Trappers Prevail in Maine Lynx Incidental Take Lawsuit

Trappers in Maine and the state’s Department of Inland Fish and Wildlife won a court battle Feb. 15 against a lawsuit filed by four animal rights organizations regarding “incidental take” in regard to the Endangered Species Act.

The ruling was handed down by U.S. District Judge Jon Levy. The Sportsman’s Alliance Foundation joined trappers and the Maine DIFW in fighting the lawsuit. Here is the press release from the Foundation about the ruling:

The Canada Lynx is found in some parts of the United States, including Maine, where a lawsuit was being fought against animal rights organizations about incidental take by trappers. (PHOTO: USFWS Digital Library)

The Canada Lynx is found in some parts of the United States, including Maine, where a lawsuit was being fought against animal rights organizations about incidental take by trappers. (PHOTO: USFWS Digital Library)

On Wednesday, Feb. 15, U.S. District Judge Jon Levy issued his ruling in a lawsuit that sought to revoke the state of Maine’s Incidental Take Permit (ITP), which would open individual trappers to Endangered Species Act (ESA) violations. Judge Levy ruled the U.S. Fish and Wildlife Service’s use and application of ITPs were lawful and in keeping with the requirements of the ESA.

The ruling is a clear victory for the Sportsmen’s Alliance Foundation, trappers in Maine and the Maine Department of Inland Fish and Wildlife. In his ruling, Judge Levy found that the U.S. Fish and Wildlife Service’s “actions were in keeping with the requirements of the Endangered Species Act…the National Environmental Policy Act…and the Administrative Procedure Act…”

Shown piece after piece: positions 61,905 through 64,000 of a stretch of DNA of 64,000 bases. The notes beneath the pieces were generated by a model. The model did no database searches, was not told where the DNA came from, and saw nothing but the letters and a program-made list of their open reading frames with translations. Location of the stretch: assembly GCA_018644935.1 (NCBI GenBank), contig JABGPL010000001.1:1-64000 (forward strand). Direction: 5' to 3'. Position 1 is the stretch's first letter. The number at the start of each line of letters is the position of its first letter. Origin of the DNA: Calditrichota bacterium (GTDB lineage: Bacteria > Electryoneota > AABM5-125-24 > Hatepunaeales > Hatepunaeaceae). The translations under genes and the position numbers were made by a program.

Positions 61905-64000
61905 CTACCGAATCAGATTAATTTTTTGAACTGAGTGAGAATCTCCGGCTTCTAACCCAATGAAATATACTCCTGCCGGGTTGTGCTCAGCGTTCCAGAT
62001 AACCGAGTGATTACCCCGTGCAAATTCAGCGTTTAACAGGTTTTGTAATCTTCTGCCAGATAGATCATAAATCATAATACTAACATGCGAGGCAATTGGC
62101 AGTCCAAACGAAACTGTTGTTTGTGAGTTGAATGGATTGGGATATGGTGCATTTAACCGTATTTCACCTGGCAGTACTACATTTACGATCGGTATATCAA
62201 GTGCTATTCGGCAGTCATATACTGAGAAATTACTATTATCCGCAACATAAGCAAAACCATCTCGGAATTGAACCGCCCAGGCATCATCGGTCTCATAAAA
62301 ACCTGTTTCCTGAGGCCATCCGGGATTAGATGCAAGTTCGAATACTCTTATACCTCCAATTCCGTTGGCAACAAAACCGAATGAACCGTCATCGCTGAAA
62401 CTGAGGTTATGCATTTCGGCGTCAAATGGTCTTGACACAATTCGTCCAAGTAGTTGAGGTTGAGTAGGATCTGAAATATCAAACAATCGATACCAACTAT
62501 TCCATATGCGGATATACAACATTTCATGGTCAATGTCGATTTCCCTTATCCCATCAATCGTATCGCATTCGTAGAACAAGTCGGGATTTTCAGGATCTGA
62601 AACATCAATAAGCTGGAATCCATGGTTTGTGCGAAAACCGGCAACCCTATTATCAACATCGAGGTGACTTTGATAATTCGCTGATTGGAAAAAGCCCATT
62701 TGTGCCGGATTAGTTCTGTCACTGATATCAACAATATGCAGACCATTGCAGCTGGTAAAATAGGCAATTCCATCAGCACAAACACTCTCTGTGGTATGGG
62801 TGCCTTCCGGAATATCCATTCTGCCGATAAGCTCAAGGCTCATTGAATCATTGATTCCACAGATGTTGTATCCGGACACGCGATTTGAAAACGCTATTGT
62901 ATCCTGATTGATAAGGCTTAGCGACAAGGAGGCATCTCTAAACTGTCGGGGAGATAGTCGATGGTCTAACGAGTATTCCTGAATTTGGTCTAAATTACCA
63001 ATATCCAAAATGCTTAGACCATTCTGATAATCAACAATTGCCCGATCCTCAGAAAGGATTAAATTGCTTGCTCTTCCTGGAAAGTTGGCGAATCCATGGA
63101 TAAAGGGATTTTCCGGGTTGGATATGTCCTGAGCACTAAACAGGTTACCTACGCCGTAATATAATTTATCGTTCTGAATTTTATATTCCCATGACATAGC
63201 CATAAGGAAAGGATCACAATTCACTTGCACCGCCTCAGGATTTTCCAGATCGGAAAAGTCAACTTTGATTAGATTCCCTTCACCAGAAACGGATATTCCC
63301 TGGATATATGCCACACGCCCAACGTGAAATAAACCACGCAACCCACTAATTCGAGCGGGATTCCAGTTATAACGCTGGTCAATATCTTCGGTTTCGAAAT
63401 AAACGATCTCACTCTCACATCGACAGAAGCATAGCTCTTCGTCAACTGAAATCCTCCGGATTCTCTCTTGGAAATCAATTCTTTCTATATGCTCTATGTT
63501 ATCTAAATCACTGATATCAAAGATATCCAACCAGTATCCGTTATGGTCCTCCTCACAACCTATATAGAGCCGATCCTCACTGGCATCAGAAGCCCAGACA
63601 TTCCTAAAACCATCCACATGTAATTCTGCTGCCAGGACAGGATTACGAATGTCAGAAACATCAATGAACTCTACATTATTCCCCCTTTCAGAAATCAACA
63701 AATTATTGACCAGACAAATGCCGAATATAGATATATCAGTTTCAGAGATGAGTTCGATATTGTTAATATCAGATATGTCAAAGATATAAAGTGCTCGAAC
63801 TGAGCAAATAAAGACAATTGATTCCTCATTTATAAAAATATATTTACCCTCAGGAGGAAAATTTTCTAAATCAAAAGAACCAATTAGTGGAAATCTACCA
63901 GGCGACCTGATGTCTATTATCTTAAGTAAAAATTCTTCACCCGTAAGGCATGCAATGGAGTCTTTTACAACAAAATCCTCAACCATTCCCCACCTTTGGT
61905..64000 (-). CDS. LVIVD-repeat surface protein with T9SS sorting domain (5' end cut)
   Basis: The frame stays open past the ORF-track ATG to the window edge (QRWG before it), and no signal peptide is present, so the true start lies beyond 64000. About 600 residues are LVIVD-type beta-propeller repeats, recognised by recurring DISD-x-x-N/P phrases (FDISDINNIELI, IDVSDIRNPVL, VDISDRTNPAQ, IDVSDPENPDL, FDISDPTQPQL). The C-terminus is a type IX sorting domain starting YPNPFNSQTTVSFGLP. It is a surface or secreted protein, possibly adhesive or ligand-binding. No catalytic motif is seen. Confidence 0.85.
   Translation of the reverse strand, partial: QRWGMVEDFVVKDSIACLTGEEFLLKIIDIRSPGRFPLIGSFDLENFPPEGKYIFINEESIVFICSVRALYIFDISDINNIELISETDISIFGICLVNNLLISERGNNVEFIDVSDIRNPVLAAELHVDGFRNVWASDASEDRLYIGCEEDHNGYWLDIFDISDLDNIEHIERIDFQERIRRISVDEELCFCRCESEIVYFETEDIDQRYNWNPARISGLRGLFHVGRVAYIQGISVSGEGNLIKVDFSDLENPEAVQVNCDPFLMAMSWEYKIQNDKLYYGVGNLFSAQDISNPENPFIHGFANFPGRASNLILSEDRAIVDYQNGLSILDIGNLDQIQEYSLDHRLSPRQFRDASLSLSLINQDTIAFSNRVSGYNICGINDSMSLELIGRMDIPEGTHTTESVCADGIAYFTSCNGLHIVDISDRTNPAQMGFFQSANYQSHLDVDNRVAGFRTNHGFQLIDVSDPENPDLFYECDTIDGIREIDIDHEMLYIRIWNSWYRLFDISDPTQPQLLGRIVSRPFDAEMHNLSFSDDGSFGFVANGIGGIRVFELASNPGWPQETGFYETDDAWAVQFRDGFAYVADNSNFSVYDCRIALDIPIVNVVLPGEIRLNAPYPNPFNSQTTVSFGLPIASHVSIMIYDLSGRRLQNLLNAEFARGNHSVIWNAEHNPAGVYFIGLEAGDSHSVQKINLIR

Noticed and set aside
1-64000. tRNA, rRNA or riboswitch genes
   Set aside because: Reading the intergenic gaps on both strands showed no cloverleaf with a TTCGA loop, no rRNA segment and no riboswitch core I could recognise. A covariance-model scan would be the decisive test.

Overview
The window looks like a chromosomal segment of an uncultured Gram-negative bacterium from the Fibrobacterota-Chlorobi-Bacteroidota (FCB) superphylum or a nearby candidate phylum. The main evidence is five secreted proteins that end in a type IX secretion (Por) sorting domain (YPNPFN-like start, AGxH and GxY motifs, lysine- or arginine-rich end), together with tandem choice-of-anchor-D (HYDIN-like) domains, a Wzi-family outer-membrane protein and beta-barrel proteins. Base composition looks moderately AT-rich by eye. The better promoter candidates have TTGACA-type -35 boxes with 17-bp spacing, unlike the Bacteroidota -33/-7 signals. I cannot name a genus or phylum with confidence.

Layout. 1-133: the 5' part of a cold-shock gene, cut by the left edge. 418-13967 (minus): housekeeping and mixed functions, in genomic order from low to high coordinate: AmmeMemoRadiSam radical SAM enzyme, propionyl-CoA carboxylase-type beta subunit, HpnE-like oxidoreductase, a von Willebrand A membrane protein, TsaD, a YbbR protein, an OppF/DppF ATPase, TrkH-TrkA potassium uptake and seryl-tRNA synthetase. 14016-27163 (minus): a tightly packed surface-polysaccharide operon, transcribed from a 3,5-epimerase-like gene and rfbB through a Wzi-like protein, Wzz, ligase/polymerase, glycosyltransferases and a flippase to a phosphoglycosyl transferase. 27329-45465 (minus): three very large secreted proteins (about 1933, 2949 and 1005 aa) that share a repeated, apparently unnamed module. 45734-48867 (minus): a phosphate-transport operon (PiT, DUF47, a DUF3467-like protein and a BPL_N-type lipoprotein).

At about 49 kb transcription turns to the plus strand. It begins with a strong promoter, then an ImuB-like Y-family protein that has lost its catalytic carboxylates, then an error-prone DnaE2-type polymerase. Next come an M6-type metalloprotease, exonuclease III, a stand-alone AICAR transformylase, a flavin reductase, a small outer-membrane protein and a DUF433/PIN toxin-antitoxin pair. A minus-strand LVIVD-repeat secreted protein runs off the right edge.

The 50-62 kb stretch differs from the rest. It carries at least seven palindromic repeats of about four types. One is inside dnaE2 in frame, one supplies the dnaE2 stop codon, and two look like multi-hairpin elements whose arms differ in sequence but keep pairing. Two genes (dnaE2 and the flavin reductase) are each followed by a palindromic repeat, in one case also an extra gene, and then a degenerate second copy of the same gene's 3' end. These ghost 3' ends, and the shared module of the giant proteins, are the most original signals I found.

“We are extremely pleased that District Court Judge Levy has sided with reasonable and responsible management,” said Evan Heusinkveld, Sportsmen’s Alliance president and CEO. “Today’s clear ruling is nothing short of a full victory for trappers, but also hunters and anglers, too. This case had far-reaching implications for how Endangered Species Act policies would be implemented. If anti-hunting organizations can ban all trapping in the areas where protected lynx are found, what’s would stop them from banning fishing in streams or rivers that contains endangered fish species?”

The case, filed by the anti-hunting and anti-trapping groups Center for Biological Diversity, the Wildlife Alliance of Maine, the Animal Welfare Institute and Friends of Animals, was essentially a backdoor attempt to use the Endangered Species Act to stop trapping in the state. At the heart of the legal battle were Incidental Take Permits, which are granted under the ESA and provide for limited, incidental taking of federally protected species. Without such protection, individual trappers and state wildlife agencies could be held liable for ESA violations every time a lynx was accidentally caught in a legal trap.

“Today is a great day for Maine trappers, and this judgment vindicates the great work of the Maine Department of Inland Fish and Wildlife,” said James Cote, director of government affairs for the Maine Trappers Association. “We are so pleased with this outcome, which is positive for trappers and Canadian lynx alike, and that wouldn’t have been possible without our partnership with the Sportsmen’s Alliance.”

Canada lynx, which are listed as a threatened species in the U.S. due to fragmented populations at the southernmost range of their habitat, are abundant north of the border in Canada. In fact, there are many who believe that the lynx populations should be removed from the ESA altogether.

This is not the first time that the Sportsmen’s Alliance and Maine trappers have prevailed in trapping litigation. In 2010, we successfully defended against a similar lawsuit that also tried to use the Endangered Species Act to stop trapping. That case paved the way for trapping to continue.

Joining the Sportsmen’s Alliance Foundation in the most recent case was the Maine Trappers Association and the National Trappers Association.

insoles